Written by 9:26 am Best of Best, Dining & Wine, Restaurants

The End of Four Seasons Restaurant


What was once an upscale American restaurant, serving posh and upper-class food with a mid-century upscale feel of the wealth, it was almost impossible to believe that it would ever close. The Four Seasons restaurant, located right off Park Avenue on 99 East 52nd Street, is closing it’s doors to New Yorkers.

What many are calling it the end to an era, the famous restaurant served its last meal on Saturday night, with many guests snapping pictures and getting their last meal in. What was considered the home to the “power lunch” and where it originated from, is auctioning it’s furniture on July 26th, selling some of its unique bar stools, flatware and more. The restaurant was designed by the late architect, Philip Johnson.

Although it technically is not the end-end for the restaurant, it has been reported that a new location will open after over a year of renovations. The new location is said to open nearby and will house the same type of atmosphere the original did.

Nostalgia is the feeling to guests who attended the last month of the restaurants opening, staff, chefs and managers. What once boasted several reservations in a day, went up to 700 as many wanted to experience the last meals. The booking manager, Sonia Colon, stated that she was getting every type of excuse to be put on a reservation for Saturday night, or the days leading up to it. Few were lucky to get a reservation. The few that did felt nostalgic to the fact that the doors were closing and the meals they were enjoying were the last in a long time.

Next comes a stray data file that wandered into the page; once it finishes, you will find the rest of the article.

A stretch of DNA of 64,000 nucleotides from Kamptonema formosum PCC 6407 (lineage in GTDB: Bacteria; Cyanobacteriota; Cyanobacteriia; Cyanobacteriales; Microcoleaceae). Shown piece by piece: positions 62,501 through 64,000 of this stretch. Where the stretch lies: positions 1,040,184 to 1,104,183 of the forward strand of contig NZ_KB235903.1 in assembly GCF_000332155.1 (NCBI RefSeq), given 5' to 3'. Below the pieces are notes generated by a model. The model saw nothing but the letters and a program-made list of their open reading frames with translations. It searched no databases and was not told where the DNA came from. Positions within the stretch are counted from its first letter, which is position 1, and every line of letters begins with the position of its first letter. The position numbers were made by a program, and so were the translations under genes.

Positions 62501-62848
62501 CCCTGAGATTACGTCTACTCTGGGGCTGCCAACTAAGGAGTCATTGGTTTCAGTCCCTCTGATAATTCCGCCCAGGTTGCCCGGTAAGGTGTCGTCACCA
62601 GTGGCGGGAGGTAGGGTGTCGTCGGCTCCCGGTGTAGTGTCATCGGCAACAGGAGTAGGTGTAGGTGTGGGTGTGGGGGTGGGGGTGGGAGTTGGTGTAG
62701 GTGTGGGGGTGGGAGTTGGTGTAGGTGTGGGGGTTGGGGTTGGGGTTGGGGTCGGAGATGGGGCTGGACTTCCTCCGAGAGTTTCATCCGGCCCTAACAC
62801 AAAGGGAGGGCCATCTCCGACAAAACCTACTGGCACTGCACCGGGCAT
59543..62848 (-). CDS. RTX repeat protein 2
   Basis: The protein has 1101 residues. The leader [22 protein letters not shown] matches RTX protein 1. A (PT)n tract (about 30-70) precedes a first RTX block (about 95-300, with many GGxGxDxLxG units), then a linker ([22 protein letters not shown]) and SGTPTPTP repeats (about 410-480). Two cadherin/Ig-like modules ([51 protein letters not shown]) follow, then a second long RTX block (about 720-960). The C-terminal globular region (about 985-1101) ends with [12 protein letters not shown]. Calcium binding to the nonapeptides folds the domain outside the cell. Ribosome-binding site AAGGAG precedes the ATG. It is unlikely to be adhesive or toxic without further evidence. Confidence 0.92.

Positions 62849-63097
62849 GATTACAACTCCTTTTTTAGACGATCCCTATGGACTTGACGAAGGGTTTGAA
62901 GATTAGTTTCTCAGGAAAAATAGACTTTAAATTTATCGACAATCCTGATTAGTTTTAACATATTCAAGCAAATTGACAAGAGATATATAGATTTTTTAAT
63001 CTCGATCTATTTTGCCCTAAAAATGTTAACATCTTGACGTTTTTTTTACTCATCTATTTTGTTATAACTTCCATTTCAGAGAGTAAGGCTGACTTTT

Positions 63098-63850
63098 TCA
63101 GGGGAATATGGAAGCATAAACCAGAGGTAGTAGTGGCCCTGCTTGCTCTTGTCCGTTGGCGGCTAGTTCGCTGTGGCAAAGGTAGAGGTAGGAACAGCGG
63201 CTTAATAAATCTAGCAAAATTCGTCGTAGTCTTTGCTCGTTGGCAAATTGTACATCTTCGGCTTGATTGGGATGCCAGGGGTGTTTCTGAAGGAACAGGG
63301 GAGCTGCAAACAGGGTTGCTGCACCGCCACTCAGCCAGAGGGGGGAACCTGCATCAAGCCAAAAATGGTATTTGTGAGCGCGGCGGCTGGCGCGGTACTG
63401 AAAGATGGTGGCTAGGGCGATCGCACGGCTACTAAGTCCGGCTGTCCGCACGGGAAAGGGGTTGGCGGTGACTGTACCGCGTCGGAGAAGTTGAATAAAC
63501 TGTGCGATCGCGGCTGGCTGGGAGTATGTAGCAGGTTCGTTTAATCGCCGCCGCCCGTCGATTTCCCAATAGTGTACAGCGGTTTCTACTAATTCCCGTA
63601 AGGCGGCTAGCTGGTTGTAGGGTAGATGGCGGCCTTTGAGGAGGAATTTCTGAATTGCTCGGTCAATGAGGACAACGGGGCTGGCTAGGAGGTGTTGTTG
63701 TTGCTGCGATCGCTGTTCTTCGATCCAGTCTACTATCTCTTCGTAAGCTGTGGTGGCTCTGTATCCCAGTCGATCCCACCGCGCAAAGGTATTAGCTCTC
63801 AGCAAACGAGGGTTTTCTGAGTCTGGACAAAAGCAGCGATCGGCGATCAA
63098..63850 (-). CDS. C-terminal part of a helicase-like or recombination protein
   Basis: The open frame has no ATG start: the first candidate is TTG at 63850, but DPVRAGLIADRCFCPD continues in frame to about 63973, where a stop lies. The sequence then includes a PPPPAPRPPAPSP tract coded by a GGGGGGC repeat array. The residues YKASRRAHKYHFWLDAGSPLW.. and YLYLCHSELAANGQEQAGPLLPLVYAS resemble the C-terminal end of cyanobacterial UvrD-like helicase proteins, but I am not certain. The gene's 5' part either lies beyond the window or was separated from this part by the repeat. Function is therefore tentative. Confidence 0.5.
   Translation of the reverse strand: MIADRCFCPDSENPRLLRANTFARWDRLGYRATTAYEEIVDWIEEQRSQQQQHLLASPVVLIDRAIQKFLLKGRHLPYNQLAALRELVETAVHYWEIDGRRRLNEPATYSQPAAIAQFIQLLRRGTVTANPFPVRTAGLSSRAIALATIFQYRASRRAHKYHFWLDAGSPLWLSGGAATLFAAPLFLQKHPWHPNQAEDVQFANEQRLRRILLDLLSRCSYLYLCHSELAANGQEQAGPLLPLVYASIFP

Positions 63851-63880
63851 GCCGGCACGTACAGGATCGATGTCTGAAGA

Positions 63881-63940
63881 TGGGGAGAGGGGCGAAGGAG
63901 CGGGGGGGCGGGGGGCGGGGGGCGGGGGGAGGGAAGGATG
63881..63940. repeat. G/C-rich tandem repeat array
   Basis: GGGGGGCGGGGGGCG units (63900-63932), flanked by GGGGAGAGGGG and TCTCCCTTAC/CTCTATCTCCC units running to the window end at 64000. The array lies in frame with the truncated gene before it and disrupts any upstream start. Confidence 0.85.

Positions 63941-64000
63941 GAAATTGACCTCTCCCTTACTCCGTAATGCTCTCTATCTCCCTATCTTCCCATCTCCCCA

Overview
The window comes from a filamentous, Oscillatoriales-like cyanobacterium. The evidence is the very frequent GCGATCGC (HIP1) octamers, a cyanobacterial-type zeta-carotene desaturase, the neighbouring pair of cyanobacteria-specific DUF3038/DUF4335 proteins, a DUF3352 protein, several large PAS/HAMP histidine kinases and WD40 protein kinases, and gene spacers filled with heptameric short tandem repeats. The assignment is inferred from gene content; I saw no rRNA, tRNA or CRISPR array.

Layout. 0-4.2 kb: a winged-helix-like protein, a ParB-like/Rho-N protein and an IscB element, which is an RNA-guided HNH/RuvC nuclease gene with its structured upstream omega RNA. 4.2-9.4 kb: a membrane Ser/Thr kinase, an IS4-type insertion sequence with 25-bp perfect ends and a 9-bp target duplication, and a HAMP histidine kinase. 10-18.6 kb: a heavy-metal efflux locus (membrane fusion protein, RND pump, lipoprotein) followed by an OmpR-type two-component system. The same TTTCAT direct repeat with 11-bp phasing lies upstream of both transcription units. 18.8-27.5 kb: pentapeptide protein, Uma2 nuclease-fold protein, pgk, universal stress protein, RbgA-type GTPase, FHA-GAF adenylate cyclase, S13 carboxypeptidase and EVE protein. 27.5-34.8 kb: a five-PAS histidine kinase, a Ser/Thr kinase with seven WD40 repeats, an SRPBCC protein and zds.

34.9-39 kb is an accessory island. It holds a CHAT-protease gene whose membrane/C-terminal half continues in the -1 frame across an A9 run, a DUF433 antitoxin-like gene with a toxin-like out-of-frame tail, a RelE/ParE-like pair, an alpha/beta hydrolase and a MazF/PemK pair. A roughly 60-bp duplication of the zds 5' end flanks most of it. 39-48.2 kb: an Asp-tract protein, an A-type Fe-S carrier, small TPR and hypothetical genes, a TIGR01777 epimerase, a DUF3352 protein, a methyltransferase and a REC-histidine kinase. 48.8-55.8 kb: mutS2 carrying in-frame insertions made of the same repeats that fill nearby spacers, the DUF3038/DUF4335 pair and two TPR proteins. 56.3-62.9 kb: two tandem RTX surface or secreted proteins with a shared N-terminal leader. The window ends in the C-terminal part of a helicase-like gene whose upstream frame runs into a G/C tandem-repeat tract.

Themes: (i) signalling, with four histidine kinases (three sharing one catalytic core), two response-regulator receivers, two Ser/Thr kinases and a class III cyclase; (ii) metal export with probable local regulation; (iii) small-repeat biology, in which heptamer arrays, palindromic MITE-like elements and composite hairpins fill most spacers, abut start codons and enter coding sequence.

The restaurant dates back to 1959, with the wealthiest going there even back then. According to an article written by New York Times writer, Craig Claiborne, the year it opened, it stated “There has never been a restaurant better keyed to the tempo of Manhattan than the Four Seasons”. Words that have not been changed to current guests that attended one of the most famous restaurants in New York City.

The end to an era, but the beginning to many new wealthy and opulent restaurants to come in our neighborhood.

Featured Image Via Wikimedia


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